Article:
Truancy court cases increase

The number of parents taken to court over their child's truancy has increased, with almost 13,000 facing charges last year, official figures show.

'Both parents and schools need to support children'

The co-founder of a leading parenting website has said that there may be complex reasons why a child may not want to go to school, in response to rising truancy rates.

Sally Russell, co-founder of Netmums, said:

Parents may be trying hard, doing their best, but the young person is feeling that they cannot go.

Some children may be the victims of bullying, others may be suffering from anxiety, or feeling that they cannot cope in school.

There are also rare cases these days where they cannot afford the bus fare or lunch money to be able to send them to school.

Both parents and schools need to be making sure that the support is there for the child.

– Sally Russell, co-founder of Netmums

'Parents have a responsibility' on truancy

The general secretary of the Association of School and College Leaders (ASCL) has said that parents should take responsibility for getting their child to school.

Brian Lightman said:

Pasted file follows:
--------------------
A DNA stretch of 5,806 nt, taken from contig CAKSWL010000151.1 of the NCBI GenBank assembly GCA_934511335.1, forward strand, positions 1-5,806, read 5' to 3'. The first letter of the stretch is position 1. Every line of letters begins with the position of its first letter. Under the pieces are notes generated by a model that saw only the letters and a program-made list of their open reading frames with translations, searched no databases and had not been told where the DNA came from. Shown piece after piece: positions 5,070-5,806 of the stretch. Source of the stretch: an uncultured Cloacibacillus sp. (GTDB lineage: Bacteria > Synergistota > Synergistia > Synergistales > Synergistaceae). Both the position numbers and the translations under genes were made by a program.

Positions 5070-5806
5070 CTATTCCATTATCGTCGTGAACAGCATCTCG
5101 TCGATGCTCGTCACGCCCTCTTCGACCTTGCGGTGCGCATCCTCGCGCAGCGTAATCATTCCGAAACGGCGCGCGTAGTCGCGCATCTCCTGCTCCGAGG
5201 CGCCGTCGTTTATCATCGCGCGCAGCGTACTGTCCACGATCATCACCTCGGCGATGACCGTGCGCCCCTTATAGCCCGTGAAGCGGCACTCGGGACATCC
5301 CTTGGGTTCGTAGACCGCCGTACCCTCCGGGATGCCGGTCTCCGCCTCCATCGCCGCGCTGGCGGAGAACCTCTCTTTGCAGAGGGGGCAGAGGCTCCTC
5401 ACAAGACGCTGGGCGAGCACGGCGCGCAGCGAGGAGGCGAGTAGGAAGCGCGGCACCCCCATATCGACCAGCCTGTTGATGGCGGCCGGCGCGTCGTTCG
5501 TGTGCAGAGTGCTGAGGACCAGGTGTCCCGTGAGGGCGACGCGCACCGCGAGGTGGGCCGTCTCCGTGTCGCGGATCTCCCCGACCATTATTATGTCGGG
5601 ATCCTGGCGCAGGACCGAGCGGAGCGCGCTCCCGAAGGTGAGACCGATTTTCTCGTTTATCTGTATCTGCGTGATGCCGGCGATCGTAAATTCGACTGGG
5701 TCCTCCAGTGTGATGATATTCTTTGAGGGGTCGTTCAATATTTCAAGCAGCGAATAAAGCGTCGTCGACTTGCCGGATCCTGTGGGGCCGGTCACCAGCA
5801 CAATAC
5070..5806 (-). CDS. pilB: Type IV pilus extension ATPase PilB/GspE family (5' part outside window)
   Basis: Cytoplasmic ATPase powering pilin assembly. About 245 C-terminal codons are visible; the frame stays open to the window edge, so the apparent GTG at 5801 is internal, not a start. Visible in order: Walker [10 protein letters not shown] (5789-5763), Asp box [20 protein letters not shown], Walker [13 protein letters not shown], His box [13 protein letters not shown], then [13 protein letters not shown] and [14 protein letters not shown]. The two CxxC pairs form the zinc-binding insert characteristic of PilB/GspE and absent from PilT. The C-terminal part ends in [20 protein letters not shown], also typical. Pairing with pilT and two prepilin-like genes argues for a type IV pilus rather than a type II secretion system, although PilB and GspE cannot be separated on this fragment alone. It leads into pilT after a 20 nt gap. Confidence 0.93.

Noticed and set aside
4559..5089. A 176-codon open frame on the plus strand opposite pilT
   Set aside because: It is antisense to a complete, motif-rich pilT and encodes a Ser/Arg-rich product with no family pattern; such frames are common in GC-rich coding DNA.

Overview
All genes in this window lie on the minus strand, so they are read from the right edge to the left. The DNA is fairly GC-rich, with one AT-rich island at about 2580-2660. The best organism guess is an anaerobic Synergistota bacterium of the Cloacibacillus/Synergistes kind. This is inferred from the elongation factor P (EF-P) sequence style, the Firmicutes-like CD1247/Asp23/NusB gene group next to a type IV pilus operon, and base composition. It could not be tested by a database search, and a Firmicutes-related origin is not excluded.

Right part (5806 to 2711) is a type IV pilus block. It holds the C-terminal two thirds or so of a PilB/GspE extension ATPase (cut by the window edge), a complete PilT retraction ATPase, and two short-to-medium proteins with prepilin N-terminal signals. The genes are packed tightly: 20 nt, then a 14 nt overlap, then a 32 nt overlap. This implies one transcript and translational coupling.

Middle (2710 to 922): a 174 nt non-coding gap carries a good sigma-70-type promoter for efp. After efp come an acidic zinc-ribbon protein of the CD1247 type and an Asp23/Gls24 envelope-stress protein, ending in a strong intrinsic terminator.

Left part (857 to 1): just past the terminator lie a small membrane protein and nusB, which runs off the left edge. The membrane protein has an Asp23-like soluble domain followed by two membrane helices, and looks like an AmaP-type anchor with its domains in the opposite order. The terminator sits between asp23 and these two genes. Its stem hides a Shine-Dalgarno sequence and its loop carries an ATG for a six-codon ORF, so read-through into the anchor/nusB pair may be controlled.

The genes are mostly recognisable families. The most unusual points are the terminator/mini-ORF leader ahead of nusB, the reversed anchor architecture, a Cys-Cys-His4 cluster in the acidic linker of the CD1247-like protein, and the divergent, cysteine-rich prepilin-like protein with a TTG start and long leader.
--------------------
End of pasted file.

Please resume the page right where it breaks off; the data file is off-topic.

School leaders and teachers do all they can for children, but they need them there to be able to do so.

Parents have got a responsibility. If they really cannot get a child to go to school they should seek help, schools and local authorities can offer help.

To be defeatist and say 'I can't make the child attend, or behave' is unacceptable and damaging for the life chances of that child.

– Brian Lightman, general secretary of ASCL

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Truancy court cases in major increase

The number of parents taken to court over their child's truancy has increased
The number of parents taken to court over their child's truancy has increased Credit: Dominic Lipinski/PA Wire/Press Association Images

The number of parents taken to court over their child's truancy has increased, with almost 13,000 facing charges last year, official figures show.

The figures, obtained by the Press Association via a Freedom of Information request, show that record numbers are facing prosecution for failing to ensure their child goes to school, with fines or jail sentences being handed out.

Of those found guilty, 11 were jailed, with an average sentence of just over one month.

The figures show that 12,777 people in England and Wales were prosecuted for two truancy-related offences under the Education Act 1996 in 2011 - up from 11,757 prosecutions in 2010.